Managers Blamed for Crises in NHS Trusts

Daily Post (Liverpool, England), July 11, 2006 | Go to article overview

Managers Blamed for Crises in NHS Trusts


THE NHS's most serious financial crises have been caused by management failures, an independent watchdog says today.

A report by the Audit Commission blames "inadequate" leadership for the worst problems.

They have often taken their "eye off the ball" during mergers or large building projects, while doctors have become "disengaged" from the budgeting process.

The commission's findings were based on 25 public interest reportsprepared by auditors in 2005-6.

The NHS Trusts, Primary Care Trusts and Strategic Health Authorities covered by the reports had deficits totalling pounds 174m in the previous year.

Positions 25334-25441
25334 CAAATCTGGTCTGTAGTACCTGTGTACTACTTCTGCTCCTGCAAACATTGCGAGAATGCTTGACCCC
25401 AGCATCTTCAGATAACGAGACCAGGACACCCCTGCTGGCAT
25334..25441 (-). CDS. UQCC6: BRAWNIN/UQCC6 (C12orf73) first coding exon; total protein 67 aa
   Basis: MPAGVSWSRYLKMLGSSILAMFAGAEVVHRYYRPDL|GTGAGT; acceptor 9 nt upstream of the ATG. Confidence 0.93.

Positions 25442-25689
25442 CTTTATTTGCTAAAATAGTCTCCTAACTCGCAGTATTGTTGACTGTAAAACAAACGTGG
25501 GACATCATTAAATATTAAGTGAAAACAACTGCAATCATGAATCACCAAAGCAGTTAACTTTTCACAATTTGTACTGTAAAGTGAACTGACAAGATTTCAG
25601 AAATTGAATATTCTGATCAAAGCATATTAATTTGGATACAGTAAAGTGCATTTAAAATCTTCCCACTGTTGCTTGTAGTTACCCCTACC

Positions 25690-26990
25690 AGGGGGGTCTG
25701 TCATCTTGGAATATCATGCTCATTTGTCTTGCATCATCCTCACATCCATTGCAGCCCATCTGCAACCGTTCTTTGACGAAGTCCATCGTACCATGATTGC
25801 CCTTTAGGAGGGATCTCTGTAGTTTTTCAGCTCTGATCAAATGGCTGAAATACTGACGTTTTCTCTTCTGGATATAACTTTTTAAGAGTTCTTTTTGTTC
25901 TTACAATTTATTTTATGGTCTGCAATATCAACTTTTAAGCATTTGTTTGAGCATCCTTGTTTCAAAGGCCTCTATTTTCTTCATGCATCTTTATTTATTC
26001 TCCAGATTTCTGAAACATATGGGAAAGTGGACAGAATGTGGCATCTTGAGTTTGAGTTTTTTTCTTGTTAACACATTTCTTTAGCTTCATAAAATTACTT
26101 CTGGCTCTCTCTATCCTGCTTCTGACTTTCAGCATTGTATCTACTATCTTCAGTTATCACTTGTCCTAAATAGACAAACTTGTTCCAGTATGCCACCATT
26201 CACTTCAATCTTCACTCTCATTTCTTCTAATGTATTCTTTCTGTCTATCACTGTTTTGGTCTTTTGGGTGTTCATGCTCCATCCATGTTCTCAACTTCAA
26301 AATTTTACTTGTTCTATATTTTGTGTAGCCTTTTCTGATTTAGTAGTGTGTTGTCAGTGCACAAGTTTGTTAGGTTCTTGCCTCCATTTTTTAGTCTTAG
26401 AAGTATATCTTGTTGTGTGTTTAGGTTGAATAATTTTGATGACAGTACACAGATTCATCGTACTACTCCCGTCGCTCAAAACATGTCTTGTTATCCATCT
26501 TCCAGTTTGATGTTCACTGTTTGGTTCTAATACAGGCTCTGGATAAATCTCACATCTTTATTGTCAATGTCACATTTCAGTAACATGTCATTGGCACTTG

The commission identified a trend for an "inadequate calibre of leadership, particularly in the key posts of chief executive and finance director".

Management often only finalised budgets after the financial year began, and included "significant unidentified savings, coupled with vague or heroic assumptions about the achievability of savings".

These savings usually had "little credibility, even within the organisation".

Cost cutting programmes to head off financial problems early were also half-hearted, and relied on "short term fixes", says the report. …

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Managers Blamed for Crises in NHS Trusts
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